Let the Peasants Have Their Pitchforks

No one can write with another person looking over their shoulder, especially one that isn’t really there. If you constantly ask yourself what other people are going to think, your writing is going to be crap.

Art is about letting go and not worrying about anything, even your own judgement. Conscience? Morality? Leave that baggage at the door. That isn’t to say that every passage should read like a Dear Abby column out of Soddom and Gomorrah, but if it heads there, for the love of salt pillars, don’t stop it.

There will be plenty of people willing to censor you. Don’t do it to yourself. Not during that first draft. What if your mom reads it? So what if she does? Your boss? Let him. Your friends? They aren’t friends if they don’t.

I don’t worry much about my mother. I’ve caught her reading Dean Koontz, but what about my dad, the guy that called Stephen King a “weirdo?” What about the church I grew up in? Those people saw my baptism and confirmation. What about family? Friends? Co-workers? Are they going to worry that I’ve laced the coffee with arsenic?

Worst of all, what about the people who don’t know me at all? They will make horrible judgments about me as a person. They might think I lack any redeemable human qualities.

Don’t sweat it. Let them boycott you. Let them ban you. Let them burn your books in the town square and proclaim you to be Satan’s prodigal son. You should be so lucky. You’ll sell books faster than your publisher can print them.

You bleed stories out of your eyeballs for hour upon hour for the purpose of people reading them. They are supposed to invoke emotion. They are supposed to inspire love, fear, hate, jealousy, anger, disgust and a mosaic of a million other emotions. If they don’t, you have failed.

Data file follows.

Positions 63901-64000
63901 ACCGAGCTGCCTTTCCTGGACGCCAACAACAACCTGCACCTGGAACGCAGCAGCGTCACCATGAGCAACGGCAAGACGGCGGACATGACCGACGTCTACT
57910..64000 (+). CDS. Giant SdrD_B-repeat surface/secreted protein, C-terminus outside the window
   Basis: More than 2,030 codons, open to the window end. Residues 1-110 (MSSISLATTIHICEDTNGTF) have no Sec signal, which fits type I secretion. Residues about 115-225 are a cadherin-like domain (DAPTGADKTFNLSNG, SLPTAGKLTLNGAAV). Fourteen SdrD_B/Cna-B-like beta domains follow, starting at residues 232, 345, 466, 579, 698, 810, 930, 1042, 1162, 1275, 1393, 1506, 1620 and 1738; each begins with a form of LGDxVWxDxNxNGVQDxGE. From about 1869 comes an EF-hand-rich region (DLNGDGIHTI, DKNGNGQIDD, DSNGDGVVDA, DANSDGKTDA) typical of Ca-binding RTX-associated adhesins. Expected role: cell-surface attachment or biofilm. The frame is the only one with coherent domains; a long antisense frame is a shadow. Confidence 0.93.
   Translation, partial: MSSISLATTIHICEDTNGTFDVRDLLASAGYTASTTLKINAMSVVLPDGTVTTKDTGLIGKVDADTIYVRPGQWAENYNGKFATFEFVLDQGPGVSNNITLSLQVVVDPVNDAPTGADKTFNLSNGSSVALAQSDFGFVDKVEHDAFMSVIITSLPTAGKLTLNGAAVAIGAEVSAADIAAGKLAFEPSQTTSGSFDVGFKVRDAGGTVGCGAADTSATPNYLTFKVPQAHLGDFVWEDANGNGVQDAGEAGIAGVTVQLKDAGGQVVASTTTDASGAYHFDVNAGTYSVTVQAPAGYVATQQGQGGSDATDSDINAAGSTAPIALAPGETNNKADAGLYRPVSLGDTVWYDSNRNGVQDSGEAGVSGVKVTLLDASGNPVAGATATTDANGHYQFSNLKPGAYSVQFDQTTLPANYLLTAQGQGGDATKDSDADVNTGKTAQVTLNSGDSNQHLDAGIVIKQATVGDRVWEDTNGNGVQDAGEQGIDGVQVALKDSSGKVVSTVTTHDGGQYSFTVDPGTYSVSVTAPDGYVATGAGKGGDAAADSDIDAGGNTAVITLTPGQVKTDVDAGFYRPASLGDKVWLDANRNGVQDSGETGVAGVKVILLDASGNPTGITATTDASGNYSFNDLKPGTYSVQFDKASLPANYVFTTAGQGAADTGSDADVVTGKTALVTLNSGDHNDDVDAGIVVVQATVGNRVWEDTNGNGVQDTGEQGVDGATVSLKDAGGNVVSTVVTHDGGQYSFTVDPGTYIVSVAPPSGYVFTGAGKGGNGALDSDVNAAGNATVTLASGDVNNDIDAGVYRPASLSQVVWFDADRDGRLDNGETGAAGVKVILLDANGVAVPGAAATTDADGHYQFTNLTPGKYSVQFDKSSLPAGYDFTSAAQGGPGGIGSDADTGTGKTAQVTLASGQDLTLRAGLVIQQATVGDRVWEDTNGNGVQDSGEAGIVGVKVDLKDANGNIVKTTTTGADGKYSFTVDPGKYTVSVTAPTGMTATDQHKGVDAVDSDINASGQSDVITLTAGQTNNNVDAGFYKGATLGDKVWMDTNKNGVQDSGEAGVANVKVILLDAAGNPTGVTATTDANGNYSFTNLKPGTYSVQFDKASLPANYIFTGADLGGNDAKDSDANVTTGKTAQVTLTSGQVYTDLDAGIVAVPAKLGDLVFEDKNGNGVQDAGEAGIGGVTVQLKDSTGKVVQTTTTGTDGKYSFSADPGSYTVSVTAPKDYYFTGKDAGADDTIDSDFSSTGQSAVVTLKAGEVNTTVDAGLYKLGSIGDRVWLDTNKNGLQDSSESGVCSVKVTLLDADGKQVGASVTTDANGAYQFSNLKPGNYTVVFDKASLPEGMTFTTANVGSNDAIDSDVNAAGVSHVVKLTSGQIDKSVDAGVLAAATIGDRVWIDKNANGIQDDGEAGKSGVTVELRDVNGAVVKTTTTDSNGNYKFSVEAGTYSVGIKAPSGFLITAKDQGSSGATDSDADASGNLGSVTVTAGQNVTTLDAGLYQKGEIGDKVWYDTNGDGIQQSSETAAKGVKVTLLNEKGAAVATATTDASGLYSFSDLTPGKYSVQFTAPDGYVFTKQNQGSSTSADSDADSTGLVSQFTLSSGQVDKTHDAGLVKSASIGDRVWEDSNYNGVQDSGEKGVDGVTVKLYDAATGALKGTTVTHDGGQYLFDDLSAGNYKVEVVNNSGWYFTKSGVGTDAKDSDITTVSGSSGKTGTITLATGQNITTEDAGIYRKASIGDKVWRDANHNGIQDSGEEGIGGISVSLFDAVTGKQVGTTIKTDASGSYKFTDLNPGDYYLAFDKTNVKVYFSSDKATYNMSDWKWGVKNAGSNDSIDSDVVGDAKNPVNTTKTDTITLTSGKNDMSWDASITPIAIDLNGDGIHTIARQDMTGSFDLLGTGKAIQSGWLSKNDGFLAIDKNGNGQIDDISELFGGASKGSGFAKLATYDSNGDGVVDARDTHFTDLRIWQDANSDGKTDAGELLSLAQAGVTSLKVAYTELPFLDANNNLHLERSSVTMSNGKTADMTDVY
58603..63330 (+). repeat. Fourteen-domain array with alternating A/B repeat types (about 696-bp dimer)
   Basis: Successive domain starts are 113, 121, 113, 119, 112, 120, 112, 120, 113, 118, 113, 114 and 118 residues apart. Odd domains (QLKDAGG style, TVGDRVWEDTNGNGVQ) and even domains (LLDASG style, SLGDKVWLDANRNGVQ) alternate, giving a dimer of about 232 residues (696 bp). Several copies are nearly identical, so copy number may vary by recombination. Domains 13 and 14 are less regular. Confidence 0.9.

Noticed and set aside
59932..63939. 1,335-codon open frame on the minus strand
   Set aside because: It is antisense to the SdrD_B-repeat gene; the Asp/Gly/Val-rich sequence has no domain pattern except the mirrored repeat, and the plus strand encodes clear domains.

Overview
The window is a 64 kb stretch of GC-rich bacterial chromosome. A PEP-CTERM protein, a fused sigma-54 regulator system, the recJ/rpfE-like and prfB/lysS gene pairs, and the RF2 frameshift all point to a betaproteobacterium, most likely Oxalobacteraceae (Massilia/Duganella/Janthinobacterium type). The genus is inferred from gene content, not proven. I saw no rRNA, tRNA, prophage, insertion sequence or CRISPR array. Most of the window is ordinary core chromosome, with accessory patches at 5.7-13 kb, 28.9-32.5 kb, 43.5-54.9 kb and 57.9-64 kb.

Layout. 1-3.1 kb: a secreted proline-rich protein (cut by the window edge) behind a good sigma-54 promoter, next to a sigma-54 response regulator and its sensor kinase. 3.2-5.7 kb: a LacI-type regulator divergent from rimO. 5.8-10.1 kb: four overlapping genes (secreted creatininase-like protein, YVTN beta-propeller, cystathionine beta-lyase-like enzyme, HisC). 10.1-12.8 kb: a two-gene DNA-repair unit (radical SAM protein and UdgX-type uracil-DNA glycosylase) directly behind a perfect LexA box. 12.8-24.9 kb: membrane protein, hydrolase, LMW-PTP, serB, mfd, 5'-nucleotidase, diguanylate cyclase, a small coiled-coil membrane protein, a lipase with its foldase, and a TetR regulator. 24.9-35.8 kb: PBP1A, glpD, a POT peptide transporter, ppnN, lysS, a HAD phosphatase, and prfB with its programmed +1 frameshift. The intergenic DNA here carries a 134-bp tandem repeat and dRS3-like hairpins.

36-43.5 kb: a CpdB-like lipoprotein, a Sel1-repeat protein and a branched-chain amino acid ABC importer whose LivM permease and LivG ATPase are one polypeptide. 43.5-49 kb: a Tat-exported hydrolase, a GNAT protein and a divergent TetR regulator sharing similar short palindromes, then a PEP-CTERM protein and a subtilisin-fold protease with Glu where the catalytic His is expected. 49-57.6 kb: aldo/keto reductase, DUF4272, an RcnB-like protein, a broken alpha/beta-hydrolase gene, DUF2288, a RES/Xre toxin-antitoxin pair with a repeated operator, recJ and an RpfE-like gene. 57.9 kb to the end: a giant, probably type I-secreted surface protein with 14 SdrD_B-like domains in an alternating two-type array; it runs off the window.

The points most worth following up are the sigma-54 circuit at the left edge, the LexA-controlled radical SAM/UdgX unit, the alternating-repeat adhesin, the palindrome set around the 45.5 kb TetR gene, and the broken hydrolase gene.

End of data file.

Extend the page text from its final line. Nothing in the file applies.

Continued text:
I’m not downplaying your deep-seated self-consciousness. I get it. I’m primarily a horror writer, but my blog is read by a lot of people who started following me after I wrote a piece for my grandfather’s death. My most recent published story involves the dismembering of women. A lot of people who love reading my blogs about life would not be caught dead with most of my fiction.

You can’t worry about that sort of thing. Write strong fiction. Write interesting stories that affect people. Write everything that happens, and no matter what happens, don’t look away. You owe it to yourself as a writer to suffer with your characters. You did these things to them. Witness the fallout. No matter how guilty you feel, do not leave them.

You will have a million drafts to think about toning things down. You will have editors who say it is too much. But what would you rather hear: This is too disturbing or this made me feel nothing? I’ll take disturbing any day of the week. I can tone down disturbing. If the reader feels nothing, I will never get another chance.

Jack Campbell, Jr. is a dark fiction writer in Lawrence, KS. His writing has appeared in various venues including Twenty 3 Magazine, Danse Macabre, and Insomnia Press. He writes about reading, writing, and life on his blog at www.jackcampbelljr.com.

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